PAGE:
The Committee wants to emphasize the fact that the Dalai Lama in his struggle for the liberation of Tibet consistently has opposed the use of violence. He has instead advocated peaceful solutions based upon tolerance and mutual respect in order to preserve the historical and cultural heritage of his people.
There are actually two issues here. First, has Tibet historically been a part of China, and second, even if Tibet has been part of China, are Tibetans entitled to national self-determination? As for the first issue, the claim that Tibet has been part of China since time immemorial, or even for the past seven hundred years, is utter nonsense. Tibet has been independent of China for most of its history. Imperial China claimed nominal sovereignty over every state with which it had diplomatic relations, on the theory that the Emperor could only enter into the relationship of master to vassal, including Japan, Okinawa (an independent country until 1609), Korea, and Vietnam. If you aren't familiar with Chinese history, you can get an idea of the Imperial style from this letter sent in 1839 by Imperial Commissioner 林則徐 Lín Zé Xú to Queen Victoria demanding that she put an end to the opium trade.
In spite of China's nominal claims of sovereignty over Tibet, Tibet was de facto an independent state and did not acknowledge Chinese sovereignty. That is why, for example, China under the Manchus attacked Lhasa in 1720 and again in 1910. If Tibet were part of China, China would not have attacked it. Tibet also fought wars with Jammu in 1841-1842 and with Nepal in 1854-55. Making war is of course one of the defining capacities of a sovereign nation.
The first point at which Tibet was actually ruled by the same government as China was during the Yuan dynasty, when both Tibet and China were under Mongol rule. It was, however, the Mongols who conquered Tibet, not the Chinese. The Mongols took over Tibet before they took over China, and once they were in power administered the two separately. In China they exerted direct control, while in Tibet they ruled via the local rulers. When the Mongol Empire disintegrated, Tibet regained its independence.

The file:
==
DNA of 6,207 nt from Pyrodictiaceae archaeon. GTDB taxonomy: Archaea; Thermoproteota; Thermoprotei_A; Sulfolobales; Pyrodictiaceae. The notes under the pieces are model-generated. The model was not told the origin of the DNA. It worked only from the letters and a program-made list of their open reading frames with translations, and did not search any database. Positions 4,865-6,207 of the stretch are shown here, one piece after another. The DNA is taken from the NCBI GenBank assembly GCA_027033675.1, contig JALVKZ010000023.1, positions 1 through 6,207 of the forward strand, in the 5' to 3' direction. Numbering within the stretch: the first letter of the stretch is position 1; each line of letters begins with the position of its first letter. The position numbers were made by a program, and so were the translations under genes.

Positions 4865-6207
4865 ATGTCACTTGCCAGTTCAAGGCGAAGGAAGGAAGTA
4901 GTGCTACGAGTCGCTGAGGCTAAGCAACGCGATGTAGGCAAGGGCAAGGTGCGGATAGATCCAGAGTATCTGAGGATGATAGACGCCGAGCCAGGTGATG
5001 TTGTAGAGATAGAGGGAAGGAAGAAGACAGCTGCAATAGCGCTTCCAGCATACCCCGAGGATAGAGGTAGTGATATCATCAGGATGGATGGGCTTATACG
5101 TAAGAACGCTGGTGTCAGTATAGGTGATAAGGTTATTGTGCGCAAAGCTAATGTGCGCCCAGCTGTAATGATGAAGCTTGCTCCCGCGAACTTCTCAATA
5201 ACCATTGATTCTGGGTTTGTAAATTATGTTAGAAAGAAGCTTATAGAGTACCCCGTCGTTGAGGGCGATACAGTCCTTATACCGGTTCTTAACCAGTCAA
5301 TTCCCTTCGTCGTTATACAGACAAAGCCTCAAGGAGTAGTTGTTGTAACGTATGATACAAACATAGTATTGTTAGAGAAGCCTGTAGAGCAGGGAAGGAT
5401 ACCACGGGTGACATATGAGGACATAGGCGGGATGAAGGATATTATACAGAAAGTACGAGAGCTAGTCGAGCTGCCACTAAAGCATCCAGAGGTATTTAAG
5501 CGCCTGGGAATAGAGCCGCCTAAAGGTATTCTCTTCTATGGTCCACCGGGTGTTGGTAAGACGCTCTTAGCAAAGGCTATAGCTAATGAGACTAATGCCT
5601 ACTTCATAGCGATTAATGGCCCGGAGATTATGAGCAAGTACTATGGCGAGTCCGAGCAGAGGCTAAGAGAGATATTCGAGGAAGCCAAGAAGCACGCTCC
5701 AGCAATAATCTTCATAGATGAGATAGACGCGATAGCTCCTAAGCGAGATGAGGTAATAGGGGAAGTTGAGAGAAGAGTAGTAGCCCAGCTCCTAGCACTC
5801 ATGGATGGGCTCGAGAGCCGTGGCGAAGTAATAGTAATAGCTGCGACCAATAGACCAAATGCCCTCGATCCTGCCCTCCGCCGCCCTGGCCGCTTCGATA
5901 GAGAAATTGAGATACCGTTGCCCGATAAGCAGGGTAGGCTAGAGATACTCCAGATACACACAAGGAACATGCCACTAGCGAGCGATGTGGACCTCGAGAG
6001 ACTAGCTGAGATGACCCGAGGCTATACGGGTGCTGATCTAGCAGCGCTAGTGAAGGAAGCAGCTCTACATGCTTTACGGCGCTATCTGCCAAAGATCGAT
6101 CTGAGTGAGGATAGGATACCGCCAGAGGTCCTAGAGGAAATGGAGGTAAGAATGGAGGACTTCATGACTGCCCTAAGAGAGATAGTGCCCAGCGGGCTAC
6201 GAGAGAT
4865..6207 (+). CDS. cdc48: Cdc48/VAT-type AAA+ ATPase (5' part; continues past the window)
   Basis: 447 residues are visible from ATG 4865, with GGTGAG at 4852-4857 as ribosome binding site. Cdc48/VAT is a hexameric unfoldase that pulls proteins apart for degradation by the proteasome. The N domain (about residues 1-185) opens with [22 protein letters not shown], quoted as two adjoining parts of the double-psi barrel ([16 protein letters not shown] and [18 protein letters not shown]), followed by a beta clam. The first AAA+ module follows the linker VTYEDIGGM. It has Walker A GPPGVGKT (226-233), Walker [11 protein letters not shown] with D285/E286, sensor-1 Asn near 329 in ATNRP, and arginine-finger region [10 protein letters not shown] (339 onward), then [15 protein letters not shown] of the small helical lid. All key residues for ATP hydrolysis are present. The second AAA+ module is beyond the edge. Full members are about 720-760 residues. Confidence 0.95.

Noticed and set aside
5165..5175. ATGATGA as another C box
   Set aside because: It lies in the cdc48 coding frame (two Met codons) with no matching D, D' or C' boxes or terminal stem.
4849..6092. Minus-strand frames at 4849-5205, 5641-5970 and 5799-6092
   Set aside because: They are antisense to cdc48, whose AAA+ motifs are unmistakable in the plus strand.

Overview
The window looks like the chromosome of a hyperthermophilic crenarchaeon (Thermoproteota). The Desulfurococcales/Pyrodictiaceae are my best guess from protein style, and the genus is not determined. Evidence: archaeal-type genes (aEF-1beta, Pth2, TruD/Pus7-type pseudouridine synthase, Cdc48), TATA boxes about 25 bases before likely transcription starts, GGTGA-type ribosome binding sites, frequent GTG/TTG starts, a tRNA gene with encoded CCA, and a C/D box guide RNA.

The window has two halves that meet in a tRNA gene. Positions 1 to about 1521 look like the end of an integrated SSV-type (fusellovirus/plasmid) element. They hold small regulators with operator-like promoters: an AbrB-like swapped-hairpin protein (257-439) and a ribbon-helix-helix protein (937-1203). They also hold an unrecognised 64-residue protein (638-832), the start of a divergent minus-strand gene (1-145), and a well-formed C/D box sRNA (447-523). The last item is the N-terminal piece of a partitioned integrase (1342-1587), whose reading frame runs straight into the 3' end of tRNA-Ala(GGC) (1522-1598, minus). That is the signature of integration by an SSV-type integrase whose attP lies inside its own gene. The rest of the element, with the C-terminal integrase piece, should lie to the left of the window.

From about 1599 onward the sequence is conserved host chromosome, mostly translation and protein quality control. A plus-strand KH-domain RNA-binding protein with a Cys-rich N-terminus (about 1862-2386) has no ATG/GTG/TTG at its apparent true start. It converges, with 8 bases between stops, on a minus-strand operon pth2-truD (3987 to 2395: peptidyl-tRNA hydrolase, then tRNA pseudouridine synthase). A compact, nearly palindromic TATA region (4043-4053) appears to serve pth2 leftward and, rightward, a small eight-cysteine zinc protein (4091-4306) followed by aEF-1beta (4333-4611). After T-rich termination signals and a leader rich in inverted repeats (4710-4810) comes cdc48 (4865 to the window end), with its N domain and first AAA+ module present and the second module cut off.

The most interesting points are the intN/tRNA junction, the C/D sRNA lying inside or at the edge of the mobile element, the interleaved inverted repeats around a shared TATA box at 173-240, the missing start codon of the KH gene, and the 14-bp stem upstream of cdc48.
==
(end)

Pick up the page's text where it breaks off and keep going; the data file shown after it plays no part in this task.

In the period leading up to the Chinese invasion, it is clear that as a matter of international law Tibet was an independant state. It had a distinctive population occupying a well-defined territory under the effective control of its own government. The government of Tibet issued coins, currency and passports that were internationally recognized. It entered into diplomatic relations as a sovereign nation with other countries, including Nepal, Mongolia, Great Britain, and Ladakh. Even the Republic of China negotiated with Tibet as a sovereign nation at the Simla Conference in 1913-1914.
The second issue is whether Tibet is entitled to independence, whatever its prior status may have been. Surely the answer is yes. Tibetans have a distinctive language, culture, and sense of identity. As defined in international law, they are a people with a right to self-determination. To this China opposes two claims. First, it claims that the independence of Tibet would violate China's territorial integrity. International law does not recognize claims of territorial integrity by illegitimate governments. Since China does not govern Tibet with the consent of Tibetans and has engaged in massive violations of human rights in Tibet, China cannot legitimately make any claim of territorial integrity. The second is the argument already addressed, that Tibet was a backward country in need of enlightenment.
For a detailed examination of the question of Tibetan self-determination I recommend Tibet's Sovereignty and the Tibetan People's Right to Self-Determination by Andrew G. Dulaney and Dennis M. Cusack of the Tibet Justice Center and Dr. Michael van Walt van Praag of the Unrepresented Nations and Peoples Organization. You can download the entire document as a PDF file or read it online here.
So there you have it. China objects to the language name Dzongkha because of an imaginary association with the leader of the legitimate government of its Tibetan colony. In order to please China, Microsoft refuses to use the generally accepted name for the national language of Bhutan. Now there's a company with principles.Posted by Bill Poser at November 2, 2005 11:59 PM